The Moffatt-Ladd House

One of Portsmouth’s oldest structures is the Moffatt-Ladd House on Market Street, which was built in 1763.  The building has a beautiful garden hidden behind its Market Street facade, and probably one of the largest gardened open areas in downtown Portsmouth.  I love the look of this building, particularly as it is offset and complemented by the modern structure at 100 Market Street just next door.  I’ve always believed that our modern structures highlight the character of Portsmouth’s original buildings.

Moffatt Ladd House at Dusk

 

The Moffatt Ladd House stands near the shore of the Piscataqua River as the day ends and in the distance the Sarah Long Bridge illuminates the surface of the Piscataqua. I love shooting at this time of day, when daylight is retreating and the artificial lighting starts to take over.

Portsmouth's Gardens | The Moffatt Ladd House

One of the largest and most beautiful stretches of green space in Portsmouth is quietly tucked behind the Moffatt Ladd House on Market Street.  The first time that I saw this lush garden – it really struck me at how long and expansive the historic lot was – since I’d only really seen the main historic building and carriage house from the streetfront.  Buildings on The Hill can be seen at the upper left corner while the Piscataqua River Bridge can be seen off in the distance at top right.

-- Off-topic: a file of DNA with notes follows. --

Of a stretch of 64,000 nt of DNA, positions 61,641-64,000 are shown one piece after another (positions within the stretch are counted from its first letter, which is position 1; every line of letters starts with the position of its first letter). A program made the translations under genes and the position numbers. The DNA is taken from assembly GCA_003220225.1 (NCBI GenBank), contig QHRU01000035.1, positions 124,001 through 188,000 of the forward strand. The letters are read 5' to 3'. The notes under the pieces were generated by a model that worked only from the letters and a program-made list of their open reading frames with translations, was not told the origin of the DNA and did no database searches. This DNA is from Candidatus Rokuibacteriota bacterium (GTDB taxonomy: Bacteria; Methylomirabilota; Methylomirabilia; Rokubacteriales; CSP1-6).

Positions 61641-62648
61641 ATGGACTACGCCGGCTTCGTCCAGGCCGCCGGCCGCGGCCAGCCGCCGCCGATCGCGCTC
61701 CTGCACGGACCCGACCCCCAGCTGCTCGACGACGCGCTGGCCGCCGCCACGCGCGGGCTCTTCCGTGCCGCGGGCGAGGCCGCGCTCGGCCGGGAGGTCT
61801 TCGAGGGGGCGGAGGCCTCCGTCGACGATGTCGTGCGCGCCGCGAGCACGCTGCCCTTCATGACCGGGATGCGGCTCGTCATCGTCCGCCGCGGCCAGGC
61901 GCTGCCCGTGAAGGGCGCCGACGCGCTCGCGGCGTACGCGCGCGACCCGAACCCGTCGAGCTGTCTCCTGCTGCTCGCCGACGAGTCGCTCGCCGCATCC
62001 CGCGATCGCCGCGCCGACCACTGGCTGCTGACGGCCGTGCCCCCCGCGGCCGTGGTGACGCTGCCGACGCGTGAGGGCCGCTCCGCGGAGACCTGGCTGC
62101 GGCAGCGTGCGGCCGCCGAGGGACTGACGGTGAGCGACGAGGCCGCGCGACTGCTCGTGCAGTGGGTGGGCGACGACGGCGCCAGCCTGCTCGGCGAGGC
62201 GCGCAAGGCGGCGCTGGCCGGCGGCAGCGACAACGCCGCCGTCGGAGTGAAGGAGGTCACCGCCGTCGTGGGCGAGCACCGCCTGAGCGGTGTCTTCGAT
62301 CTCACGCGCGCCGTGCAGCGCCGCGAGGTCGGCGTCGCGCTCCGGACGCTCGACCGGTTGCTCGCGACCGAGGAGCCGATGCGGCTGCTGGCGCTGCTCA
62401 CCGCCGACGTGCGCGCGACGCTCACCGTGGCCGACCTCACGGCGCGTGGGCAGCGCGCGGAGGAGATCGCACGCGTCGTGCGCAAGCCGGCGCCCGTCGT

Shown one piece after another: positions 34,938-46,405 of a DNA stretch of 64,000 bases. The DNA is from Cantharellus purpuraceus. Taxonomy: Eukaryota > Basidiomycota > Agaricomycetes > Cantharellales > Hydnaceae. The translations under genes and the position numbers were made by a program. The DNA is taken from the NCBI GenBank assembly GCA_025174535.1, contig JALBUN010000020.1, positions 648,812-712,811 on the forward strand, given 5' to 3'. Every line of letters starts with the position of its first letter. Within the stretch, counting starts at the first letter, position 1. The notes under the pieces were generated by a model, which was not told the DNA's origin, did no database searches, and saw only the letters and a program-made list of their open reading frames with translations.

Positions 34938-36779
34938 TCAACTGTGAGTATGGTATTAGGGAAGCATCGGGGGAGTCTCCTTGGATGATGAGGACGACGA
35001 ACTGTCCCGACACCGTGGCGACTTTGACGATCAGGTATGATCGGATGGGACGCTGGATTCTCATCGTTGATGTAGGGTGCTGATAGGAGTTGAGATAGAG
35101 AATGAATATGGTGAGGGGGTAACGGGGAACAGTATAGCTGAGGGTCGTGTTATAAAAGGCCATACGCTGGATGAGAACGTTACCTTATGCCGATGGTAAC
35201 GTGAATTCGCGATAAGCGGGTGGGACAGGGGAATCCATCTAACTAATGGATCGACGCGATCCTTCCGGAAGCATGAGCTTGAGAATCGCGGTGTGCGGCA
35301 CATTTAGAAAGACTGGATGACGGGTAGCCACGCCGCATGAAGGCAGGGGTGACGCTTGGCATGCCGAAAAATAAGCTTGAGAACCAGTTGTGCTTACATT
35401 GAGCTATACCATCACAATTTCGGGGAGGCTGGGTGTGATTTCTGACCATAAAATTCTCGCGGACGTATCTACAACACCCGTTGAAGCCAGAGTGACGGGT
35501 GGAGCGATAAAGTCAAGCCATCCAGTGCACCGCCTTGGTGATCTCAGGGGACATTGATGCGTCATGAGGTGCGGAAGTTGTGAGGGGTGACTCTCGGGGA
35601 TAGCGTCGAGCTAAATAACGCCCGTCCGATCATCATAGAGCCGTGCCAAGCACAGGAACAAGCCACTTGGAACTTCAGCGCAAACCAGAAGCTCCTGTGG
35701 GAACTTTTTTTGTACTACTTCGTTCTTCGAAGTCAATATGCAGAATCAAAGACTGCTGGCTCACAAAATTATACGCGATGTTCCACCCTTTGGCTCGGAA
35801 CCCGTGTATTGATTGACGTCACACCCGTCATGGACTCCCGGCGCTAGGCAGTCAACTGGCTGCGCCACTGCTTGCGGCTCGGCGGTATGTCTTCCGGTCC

Moffatt-Ladd Gardens | The Oar House

The little garden perched above The Oar House Deck and in front of the Moffatt-Ladd House is easy to miss.  It’s this little oasis with fountains and rich colored flowers tucked right on the side of Market Street.  (It’s also often overpoweringly stinky thanks to the dumpsters at the Ceres St. level).  It’s well worth a stroll down if you’re heading towards Annabelle’s for some ice cream or towards the Decks or out for a Harbor Cruise.

The Moffatt-Ladd House

This historic building (known as the Moffatt-Ladd House) on Market Street overlooks a beautiful public garden and a walkway that leads down to Ceres Street from the Market Street sidewalk.  (Check out the link to read up more on the National Historic Landmark built circa 1763).

The carriage house set off from the house to the left recently underwent a transformation with a successful capital campaign, as the structure was lifted so the foundation could be stabilized.  This beautiful structure is also one of the venues for the New Hampshire Film Festival, which comes to Portsmouth every fall and marks its 10th Anniversary this coming October!